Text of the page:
In yet another historic moment for India, the Indian Space Research Organisation (ISRO), which has been touching the skies with back to back feats, on Monday successfully launched the 3,136 kg communication satellite GSAT-19 aboard its heaviest rocket GSLV Mk-III D1 aka 'Fat Boy'.
The launch of ISRO's GSLV Mk-III took place from second launch pad at the Satish Dhawan Space Centre, Sriharikota at 5:20 PM. The Indian space agency said earlier on Monday that the countdown process for its GSLV Mk-III launch was “progressing normally”.
ISRO kick-started the 25-and-half hour countdown for the launch on Sunday at 3:58 PM. The scientists were involved in propellant filling operations of the heaviest GSLV-MkIII D1, officials said.
Here are the Highlights:
#7:00 PM: ISRO chairman AS Kiran Kumar addresses media:
-Our focus is to achieve 12 launches per year. We had done 199 tests for today's launch of GSLV MARK III since Dec 2014
-Our immediate task is to improve launch frequency
#5:50 PM: President Pranab Mukherjee congratulates ISRO scientists:
The nation is proud of this significant achievement #PresidentMukherjee— President of India (@RashtrapatiBhvn) June 5, 2017
GSLV-Mk III is the heaviest rocket ever made by India and is capable of carrying the heaviest satellites made till date #PresidentMukherjee— President of India (@RashtrapatiBhvn) June 5, 2017
Heartiest congratulations to ISRO on the historic launch of GSLV-Mk III #PresidentMukherjee— President of India (@RashtrapatiBhvn) June 5, 2017
#5:48 PM: PM Modi congratulates ISRO scientists:
The GSLV – MKIII D1/GSAT-19 mission takes India closer to the next generation launch vehicle and satellite capability. The nation is proud!— Narendra Modi (@narendramodi) June 5, 2017
Congratulations to the dedicated scientists of ISRO for the successful launch of GSLV – MKIII D1/GSAT-19 mission.— Narendra Modi (@narendramodi) June 5, 2017
I take this opportunity to congratulate the entire team which worked on this project: ISRO Chief Kiran Kumar
Mission completed, GSLV Mk-III rocket carrying heaviest satellite GSAT-19 of 3,136 kg weight successfully injected into space
Total flight time is 16 minutes 20 seconds, the flight has covered 15 minutes so far
C25 ignition has been confirmed, performance normal; scientists at launch control centre applaud
L110 stage perfromance indicated as normal
Heat shield separated
First stage performance is normal
ISRO launches GSLV Mark III carrying GSAT-19 communication satellite from Sriharikota, AP pic.twitter.com/MvoRhyD9To— ANI (@ANI_news) June 5, 2017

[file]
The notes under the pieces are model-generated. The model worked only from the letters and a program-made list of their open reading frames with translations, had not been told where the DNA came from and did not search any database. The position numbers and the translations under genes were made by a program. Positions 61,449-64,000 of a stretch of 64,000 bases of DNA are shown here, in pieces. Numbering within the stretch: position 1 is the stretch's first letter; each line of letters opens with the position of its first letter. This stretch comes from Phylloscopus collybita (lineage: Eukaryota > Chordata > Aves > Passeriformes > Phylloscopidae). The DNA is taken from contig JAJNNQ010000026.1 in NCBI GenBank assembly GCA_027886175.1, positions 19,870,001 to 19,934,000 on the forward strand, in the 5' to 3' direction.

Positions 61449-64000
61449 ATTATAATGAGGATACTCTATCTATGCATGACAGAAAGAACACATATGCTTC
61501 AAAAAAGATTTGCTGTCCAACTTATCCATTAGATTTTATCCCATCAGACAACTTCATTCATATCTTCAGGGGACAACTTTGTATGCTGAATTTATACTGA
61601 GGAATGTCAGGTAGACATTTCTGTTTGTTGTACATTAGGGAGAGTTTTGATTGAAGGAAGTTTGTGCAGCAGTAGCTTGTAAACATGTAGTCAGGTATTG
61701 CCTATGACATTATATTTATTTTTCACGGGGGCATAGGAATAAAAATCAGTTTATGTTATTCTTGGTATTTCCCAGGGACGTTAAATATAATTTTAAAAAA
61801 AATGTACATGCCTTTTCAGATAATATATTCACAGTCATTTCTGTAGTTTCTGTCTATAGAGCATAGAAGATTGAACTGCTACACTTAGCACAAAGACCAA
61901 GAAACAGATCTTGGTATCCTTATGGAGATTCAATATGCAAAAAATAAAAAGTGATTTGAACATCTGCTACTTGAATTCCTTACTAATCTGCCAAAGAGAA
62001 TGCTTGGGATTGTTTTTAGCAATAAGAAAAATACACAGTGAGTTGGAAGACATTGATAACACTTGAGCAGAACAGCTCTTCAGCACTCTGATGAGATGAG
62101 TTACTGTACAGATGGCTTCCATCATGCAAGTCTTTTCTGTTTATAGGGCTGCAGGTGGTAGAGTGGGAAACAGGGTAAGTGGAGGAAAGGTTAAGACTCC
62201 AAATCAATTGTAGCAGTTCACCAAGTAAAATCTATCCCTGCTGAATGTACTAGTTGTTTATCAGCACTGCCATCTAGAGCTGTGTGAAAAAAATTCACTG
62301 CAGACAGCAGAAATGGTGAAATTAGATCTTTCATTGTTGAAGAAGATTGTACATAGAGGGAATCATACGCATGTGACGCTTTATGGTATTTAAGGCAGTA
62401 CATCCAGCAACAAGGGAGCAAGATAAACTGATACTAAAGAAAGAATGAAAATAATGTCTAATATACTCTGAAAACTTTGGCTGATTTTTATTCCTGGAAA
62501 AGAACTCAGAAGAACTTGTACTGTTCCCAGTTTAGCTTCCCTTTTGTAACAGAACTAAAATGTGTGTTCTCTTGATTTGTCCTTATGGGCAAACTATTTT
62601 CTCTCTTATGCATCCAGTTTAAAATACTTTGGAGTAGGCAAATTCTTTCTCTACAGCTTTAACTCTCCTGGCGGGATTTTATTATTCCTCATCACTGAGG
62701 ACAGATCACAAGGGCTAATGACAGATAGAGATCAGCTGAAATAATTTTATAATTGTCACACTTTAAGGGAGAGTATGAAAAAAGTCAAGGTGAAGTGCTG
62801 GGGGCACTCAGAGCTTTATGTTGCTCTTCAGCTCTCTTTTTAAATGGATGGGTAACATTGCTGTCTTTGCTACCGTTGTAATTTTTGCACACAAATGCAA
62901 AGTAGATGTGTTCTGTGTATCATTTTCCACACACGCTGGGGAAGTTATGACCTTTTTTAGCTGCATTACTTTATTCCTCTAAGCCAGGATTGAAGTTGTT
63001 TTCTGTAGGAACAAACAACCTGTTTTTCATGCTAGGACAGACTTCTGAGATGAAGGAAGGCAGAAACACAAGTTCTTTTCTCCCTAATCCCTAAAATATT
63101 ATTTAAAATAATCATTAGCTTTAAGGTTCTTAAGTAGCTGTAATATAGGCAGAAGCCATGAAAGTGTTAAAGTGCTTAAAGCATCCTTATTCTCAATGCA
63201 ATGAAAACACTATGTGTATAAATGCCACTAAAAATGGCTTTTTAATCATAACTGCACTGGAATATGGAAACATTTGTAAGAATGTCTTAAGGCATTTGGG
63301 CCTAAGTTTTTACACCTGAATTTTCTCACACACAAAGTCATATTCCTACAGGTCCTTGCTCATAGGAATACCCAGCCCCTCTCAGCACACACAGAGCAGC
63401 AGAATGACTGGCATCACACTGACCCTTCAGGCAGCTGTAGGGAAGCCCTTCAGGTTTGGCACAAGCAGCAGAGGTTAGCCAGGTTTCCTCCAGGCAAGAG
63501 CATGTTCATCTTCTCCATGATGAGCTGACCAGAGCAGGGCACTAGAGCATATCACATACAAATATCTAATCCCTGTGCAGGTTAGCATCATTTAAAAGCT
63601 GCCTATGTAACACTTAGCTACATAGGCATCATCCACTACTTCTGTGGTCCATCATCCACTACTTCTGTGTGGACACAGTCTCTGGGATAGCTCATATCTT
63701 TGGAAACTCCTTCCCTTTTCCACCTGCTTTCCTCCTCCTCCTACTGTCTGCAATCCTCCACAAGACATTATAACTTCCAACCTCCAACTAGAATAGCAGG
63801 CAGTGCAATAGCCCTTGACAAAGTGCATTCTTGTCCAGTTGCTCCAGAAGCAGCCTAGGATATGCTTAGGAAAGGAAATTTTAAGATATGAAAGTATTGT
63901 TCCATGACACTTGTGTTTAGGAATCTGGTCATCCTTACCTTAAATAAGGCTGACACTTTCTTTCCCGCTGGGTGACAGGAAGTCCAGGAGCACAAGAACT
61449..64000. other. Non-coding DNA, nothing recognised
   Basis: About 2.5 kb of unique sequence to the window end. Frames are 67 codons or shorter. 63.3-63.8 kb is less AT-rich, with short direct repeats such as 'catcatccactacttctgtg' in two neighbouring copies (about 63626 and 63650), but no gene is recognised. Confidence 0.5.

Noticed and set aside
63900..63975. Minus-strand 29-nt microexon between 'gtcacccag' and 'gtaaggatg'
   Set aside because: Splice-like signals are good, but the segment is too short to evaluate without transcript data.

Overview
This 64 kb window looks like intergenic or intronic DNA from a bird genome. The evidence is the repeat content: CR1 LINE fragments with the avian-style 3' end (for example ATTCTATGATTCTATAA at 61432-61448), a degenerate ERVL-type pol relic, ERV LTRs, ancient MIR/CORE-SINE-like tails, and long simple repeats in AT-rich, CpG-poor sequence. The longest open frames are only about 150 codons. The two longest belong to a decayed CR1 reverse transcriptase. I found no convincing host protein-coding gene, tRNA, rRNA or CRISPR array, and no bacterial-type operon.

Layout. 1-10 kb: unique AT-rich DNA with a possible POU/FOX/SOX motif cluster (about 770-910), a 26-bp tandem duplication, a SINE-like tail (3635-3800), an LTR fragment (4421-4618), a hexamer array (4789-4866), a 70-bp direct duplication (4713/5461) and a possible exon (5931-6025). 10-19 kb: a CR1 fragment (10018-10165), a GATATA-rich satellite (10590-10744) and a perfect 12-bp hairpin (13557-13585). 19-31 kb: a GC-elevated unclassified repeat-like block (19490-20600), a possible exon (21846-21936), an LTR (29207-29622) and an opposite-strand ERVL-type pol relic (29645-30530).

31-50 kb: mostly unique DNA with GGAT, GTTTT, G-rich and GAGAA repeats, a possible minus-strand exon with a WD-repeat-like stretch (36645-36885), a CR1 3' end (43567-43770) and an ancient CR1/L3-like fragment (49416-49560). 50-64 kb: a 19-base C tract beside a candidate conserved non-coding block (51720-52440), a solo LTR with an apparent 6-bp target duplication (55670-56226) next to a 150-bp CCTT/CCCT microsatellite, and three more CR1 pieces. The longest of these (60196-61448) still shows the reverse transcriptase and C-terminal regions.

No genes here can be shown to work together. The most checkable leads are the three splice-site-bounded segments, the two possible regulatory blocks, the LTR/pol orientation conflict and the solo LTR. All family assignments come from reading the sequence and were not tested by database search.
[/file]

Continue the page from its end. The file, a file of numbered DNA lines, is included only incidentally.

Vehicle liftoff, GSLV Mk-III launched, ISRO launches GSLV Mark III carrying GSAT-19 communication satellite from Sriharikota
minus 40 seconds, minus 35 seconds, minus 30 seconds, minus 25 seconds, minus 20 seconds, minus 15 seconds, 10, 9, 8, 7, 6, 5, 4, 3, 2, 1
Countdown set for minus 1 minute seconds for the launch
#Countdown set for minus 2 minutes for the launch
#GSLV Mk-III will carry the heaviest satellite GSAT-19
#ISRO to launch heaviest 3,136 kg communication satellite GSAT-19 shortly
Why the launch is crucial for ISRO?
With this launch, ISRO will no longer have to depend on foreign launchers to blast off communications satellites that weigh more than 2,300 kg. The GSLV Mk-III D1 can carry payloads of up to 4,000 kg into the Geosynchronous Transfer Orbit (GTO) and 10,000 kg into the Low Earth Orbit.
Described as a ‘game-changer’ in the first of its kind space mission, the GSLV Mark-III rocket can manage to carry a heavier 4-tonne communications satellite.
With the launch of the GSLV Mark-III rocket, the Indian space agency is eying a greater share of the multi-billion dollar global space market with an aim to lessen dependency on foreign launching vehicles.
Currently, the Indian space agency is capable of launching payloads of up to 2.2 tonnes into the intended orbit. For anything above the aforementioned weight, ISRO had to seek help of foreign launch facilities.
About the GSLV Mk-III D1:
The GSLV Mk-III D1 is a three-stage vehicle with indigenous cryogenic upper stage engine designed to carry heavier communication satellites into the GTO.
The heaviest rocket will push satellites into geostationary orbit and will be used as a launcher for an Indian crew vehicle. The GSLV Mark-III is equipped with an Indian cryogenic third stage and has a higher payload capacity compared to the current GSLV.
GSLV Mark-III will lift Ka and Ku-band payload as well as a Geostationary Radiation Spectrometer (GRASP) payload. The purpose is to study and monitor the nature of the charged particles and influence of space radiation on spacecraft and electronic components.
The GSLV Mark-III rocket will also feature advanced spacecraft technologies including bus subsystem experiments in electrical propulsion system, indigenous Li-ion battery and indigenous bus bars for power distribution, among others.
What ISRO Chairman AS Kiran Kumar says?
The mission is important as “it was the heaviest-ever rocket and satellite to be launched from the country,” ISRO Chairman A S Kiran Kumar had said.
“GSLV Mark-III is our next launch. We are getting ready. All the systems are in Sriharikota. The integration is currently going on,” Kumar had said last month.
“The whole process of assembling the various stages and then integrating the satellite into the heat shield, these activities are going on. First week of June is when we are targeting this launch,” he said.
Kiran Kumar said that since ISRO had to launch from foreign soil the communications satellites built beyond the capacity of 2.2 tonnes, efforts are now on to launch satellite up to 4 tonnes and even beyond in India itself.
He said in terms of cost-effectiveness, the ISRO-developed technology on lithium ion batteries is good for space programme, but it requires the efforts of industry to develop it to reduce costs.